Buying or Selling a Company
There are a host of things to consider during the sale of a business. Whether you are buying or selling a company, steps need to be taken to protect confidentiality, ensure transparency and safeguard the future of the business and employees, whilst making sure the transaction proceeds smoothly.
From Due Diligence to Disclosure Letters, heads of terms and confidentiality agreements, rhw solicitiors commercial team are able to advise and assist at every stage of buying or selling a company.
Some of the main areas involved with the sale and purchase of a business. rhw’s Corporate team can provide legal advice across all of these areas.
Heads of Agreement
Heads of Agreement are used across the commercial sector. The Agreement summarises the key areas which have been, initially, agreed upon. Though it is not normally intended to be a legally binding agreement, we would advise that legal advice is sought before negotiating this area. Sometimes certain points can be considered as confidential or have a dramatic effect on final terms that someone not experienced may not recognise at the time.
Just to address a few of the common areas that get addressed in Heads of Agreement:
- Property: Not surprisingly the property assets or commitments associated with a business can be significant.
- Confidentiality: Given that sensitive information (financial and otherwise) will be revealed during the process, the parties involved will often want to put a Confidentiality Agreement in place early on in discussions.
- Exclusivity: Many people have experienced the incredibly frustrating experience of being ‘gazumped’ when buying a house. To avoid a much more expensive and frustrating but similar event happening when buying a business, parties will add in a ‘lock out’ agreement to ensure the seller cannot talk to other potentially interested parties whilst negotiations are continuing.
Obviously, the purchasing side of any deal will want to know what it is they are actually purchasing and that everything stacks up and all potential legal, contractual and financial risks are known. Enquiries, investigations and full disclosure at this stage is important for the seller as well as the buyer. Anything that allows the process to proceed smoothly is a good thing. Significant issues late on which arise because there has not been disclosure or enquiries have not been dealt with properly can put at risk the entire transaction and/or add significant costs.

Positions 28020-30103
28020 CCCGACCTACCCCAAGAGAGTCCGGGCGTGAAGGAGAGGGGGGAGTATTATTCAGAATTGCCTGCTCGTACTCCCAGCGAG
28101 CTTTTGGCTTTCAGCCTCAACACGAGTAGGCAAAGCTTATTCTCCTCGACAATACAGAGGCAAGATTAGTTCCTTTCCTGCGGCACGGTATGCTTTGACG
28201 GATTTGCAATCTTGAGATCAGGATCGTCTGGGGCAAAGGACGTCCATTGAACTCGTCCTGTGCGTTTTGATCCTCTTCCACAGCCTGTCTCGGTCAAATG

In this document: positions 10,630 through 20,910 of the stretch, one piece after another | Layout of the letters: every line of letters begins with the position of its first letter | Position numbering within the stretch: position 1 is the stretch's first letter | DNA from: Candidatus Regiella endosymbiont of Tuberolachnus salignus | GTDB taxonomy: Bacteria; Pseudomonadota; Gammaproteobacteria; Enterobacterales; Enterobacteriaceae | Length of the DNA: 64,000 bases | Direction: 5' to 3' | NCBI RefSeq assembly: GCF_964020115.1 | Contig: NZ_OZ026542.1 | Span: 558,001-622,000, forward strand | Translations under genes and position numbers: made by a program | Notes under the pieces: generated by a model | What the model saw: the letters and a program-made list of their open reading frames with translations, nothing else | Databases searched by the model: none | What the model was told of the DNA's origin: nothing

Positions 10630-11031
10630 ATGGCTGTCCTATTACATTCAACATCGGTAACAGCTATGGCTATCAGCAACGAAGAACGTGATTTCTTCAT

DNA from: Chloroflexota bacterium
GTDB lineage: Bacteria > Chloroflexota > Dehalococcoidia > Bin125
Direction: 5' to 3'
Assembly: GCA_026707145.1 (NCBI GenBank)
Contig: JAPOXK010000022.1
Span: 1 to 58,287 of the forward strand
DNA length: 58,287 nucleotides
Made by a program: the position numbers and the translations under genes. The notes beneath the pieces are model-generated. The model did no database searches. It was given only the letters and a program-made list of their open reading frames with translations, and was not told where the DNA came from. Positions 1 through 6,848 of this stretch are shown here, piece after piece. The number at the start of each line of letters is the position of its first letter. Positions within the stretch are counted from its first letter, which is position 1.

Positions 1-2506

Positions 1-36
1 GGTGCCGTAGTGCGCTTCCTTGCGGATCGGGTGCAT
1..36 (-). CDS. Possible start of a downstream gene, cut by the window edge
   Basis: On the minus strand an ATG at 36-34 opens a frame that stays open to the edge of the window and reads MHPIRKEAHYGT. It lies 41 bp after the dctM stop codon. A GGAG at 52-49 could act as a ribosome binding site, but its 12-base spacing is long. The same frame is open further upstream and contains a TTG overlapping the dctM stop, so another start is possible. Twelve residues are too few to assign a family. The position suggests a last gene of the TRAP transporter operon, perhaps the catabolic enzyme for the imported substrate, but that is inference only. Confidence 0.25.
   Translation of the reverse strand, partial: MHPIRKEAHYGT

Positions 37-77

Sale and Purchase Agreement
Effectively this is the main meat of the deal. The document records and lays out both parties obligations. An experienced solicitor can make all the difference at this stage.
One of the key elements to the Agreement is the statement, or warranties, made by the seller and relied on by the buyer. This is effectively an insurance policy, as such and should provide peace of mind for the buyer. It may relate to areas affecting the business such as profitability, what the assets are and condition thereof, key staff, and information pertaining to accounts and tax.
Few businesses exist without some problems or disputes occurring at some point or another. Any systems involving people or interactions with other entities and businesses will always be at risk of internal or external conflict.
A Disclosure letter is provided where there are other issues extra to the warranties in the Sales and Purchase Agreement that a buyer needs to be aware of. The seller will normally want to make disclosures by way of a Disclosure Letter in order to protect itself from being sued by the buyer for breach of warranty further down the line. Disclosure is a vital part of the transactional process and rhw are able to provide the legal advice you need to ensure you have addressed this area properly.
Want to know more about buying or selling a company? Please contact rhw for an initial chat.
Contact rhw’s Corporate Legal Team:
rhw solicitors have the experience and expertise you need to ensure a satisfactory conclusion across all of your business activities. Please contact the team directly on email@example.com, call 01483 302000 or go directly to Nick Richardson